Prepared the follow-up printed copies of the Founder’s Day Speech for Pres. Yamada and Dr. Yasubayashi as promised. Talked with Dr. Tanaka for a while; he won’t be able to join us for lunch Tuesday, because of a class. He appreciated the acknowledgement that Bob Glidden suggested be inserted in the speech. Did a variety of "errands" taking film to bookstore, papers to International Office, etc. Dr. Yasubayashi agreed to go with us to take Karen to the airport tomorrow; we’ll do a late lunch. Finally, a little more relaxed day!

Home and a long soak in the tub; reading one of the books that were left here by former visitors. Karen and Ellen home late after a day in the city; they were able to spend some time with Azumi, at Sakae and at Osu Kannon shopping mall. No sushi, however -- shop is closed Mondays.

To Granpiatto’s for dinner - cheese salad plus blue-crust pizza with shrimp, squid, tuna, a lot of other unidentified seafood and cheese. A pitcher of beer. Dessert was a shared trio of pastries, all excellent! Amazing how much more understandable the menu is after two months!

Tuesday, June 10 -- Up a little lazy, with sun and clouds. The "rainy season" has officially started, with the formation of the "seasonal front" to the south. It’s something like the "Bermuda high" and the east-west fronts that lie across Ohio and alternately produce rain and muggy weather. But no rain yet!

Walked to Toganji Temple for Karen to get pictures of the large Buddha statue. Turned out they were adding elephants to the previously-unfinished monument. We may see it finished before we leave! Walked past Higashiyama Park and Zoo, and up the hill toward home, "the back way." Stopped in "Tinker Bell" coffee shop and ordered iced coffee for Karen, iced tea for Bob. They threw in a basket of pita-like sandwiches, filled with what tasted like hot potato salad. Very nice! Orange slices also. 

Back to apartment to the tune of the loud traffic; it seems to get louder with each day. Probably just our unfamiliarity with city life...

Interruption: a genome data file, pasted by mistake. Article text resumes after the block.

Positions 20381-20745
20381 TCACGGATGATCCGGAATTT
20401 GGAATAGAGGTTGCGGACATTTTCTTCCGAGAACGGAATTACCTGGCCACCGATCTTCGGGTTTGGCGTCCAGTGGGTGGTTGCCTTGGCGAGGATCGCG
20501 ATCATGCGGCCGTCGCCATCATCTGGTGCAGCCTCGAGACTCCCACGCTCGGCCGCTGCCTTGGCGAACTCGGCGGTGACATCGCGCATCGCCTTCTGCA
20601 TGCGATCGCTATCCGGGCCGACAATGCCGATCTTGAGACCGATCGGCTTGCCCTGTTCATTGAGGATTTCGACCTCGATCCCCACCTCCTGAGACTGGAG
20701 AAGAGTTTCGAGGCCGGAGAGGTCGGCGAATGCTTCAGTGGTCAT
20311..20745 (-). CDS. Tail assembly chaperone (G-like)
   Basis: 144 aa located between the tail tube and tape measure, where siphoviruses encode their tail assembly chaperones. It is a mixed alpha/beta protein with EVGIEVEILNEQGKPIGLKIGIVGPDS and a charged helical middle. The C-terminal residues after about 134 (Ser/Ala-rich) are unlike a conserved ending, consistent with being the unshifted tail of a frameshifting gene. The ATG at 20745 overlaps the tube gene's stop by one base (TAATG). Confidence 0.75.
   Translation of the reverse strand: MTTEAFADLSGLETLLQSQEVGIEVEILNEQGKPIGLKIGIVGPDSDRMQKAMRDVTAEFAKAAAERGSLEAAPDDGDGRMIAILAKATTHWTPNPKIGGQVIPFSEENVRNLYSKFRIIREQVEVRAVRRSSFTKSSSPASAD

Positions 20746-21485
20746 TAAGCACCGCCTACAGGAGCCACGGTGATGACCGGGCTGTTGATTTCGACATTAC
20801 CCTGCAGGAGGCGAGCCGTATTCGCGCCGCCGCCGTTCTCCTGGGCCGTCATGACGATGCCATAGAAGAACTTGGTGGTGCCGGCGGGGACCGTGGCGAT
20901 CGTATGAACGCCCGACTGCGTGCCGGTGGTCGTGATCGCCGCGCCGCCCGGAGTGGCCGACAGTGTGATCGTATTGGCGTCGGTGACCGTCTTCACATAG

Got Karen packed up, and added a lot of our stuff which we’ll not use in the three weeks remaining. Met Dr. Yasubayashi at the University and went to Kasugai City Hall for lunch. Mr. Miyachi met us and had some gifts for Karen and the rest; more Aichi Expo 2005, mostly, but also some Calligrapher Dofu items, important to Kasugai.

Good Japanese lunch to send Karen on her way. Dr. Yasubayashi presented a small album of pictures he took of our group over the weekend at most of the places we visited. Nice touch!

To the airport; parked close to the departure area and hauled Karen’s stuff (and the Gateway "cow-box" with our stuff in it to fill out her weight allowance) through the lines. Got our own tickets verified for the return trip. Yasubayashi presented Karen with a picture of Mt. Fuji, since she did not get to go there in person.

Went to the observation deck to see the airplane off; waited and waited, and did not see Karen board the plane. Asked at the desk, and found she was indeed on board, so we relaxed a little.

Returned to Chubu and dropped off Dr. Yasubayashi with thanks. Handled a little e-mail and then went home. 

Wednesday, June 11 -- Cloudy, with a few raindrops. Bob up reluctantly and off to Chubu; Ellen has flower arranging class today, and we expect to have dinner with Susan Gilfert and the others at the Garlic House tonight.

Received a fax from Dave Diggle in morning, with last of the material needed for lecture 3 viewgraphs. Handled e-mail and some paperwork items with the International office. Lunch with Dr. Yasubayashi and then a visit from Dr. Hironobo Onu, Asst. to Pres. Yamada and Director of the Center for Lifelong Learning. He has helped to publicize my lectures, and I gave him Avionics literature and a gift. (econd lecture had more attendance than the first; about 70 people attended.) Onu is a professor of architecture -- it’s a too bad Karen missed him.

Dr. Yasubayashi gave me some literature from Nihon Gaishi, a high-voltage equipment firm that we will visit next week. I’ll read up on it. If Dr Butch Hill comes over from Ohio in future years, he’ll be interested in this!

Packed up a few books and files that won’t be used further, for shipment back to Ohio. Asked about changing money for going back. Apparently the good way is to go to the Tokai Bank with the bank card, take out all the money and convert to American Travelers’ checks. Then no cashing fee, etc.

Miss Imai of the International Office had some questions on air turbulence, after news reports here of people being injured on a JAL airplane which hit turbulence on the way toward Nagoya from the mainland. She was concerned that the air turbulence could just "put an airplane down." I reassured her that was highly unlikely unless a lot of wrong things were done by the crew, and that such encounters are generally more frightening than they are dangerous (as long as you keep the seat belt fastened while in your seat...).

Off to the Self-Instruction room for a meeting with some students who may want to go to Ohio University after graduating from Chubu University. Mr. Sasaki and Dr. Tanaka ran the meeting, and staffers from the International Office plus teachers from OPELT were there. About 20 students attended, and I noticed that these were pretty good-looking people; no orange hair, basically neater and cleaner than the average.

About half and half guys and girls. About 1/2 of the group had been to Ohio University previously, on a "semester" visit.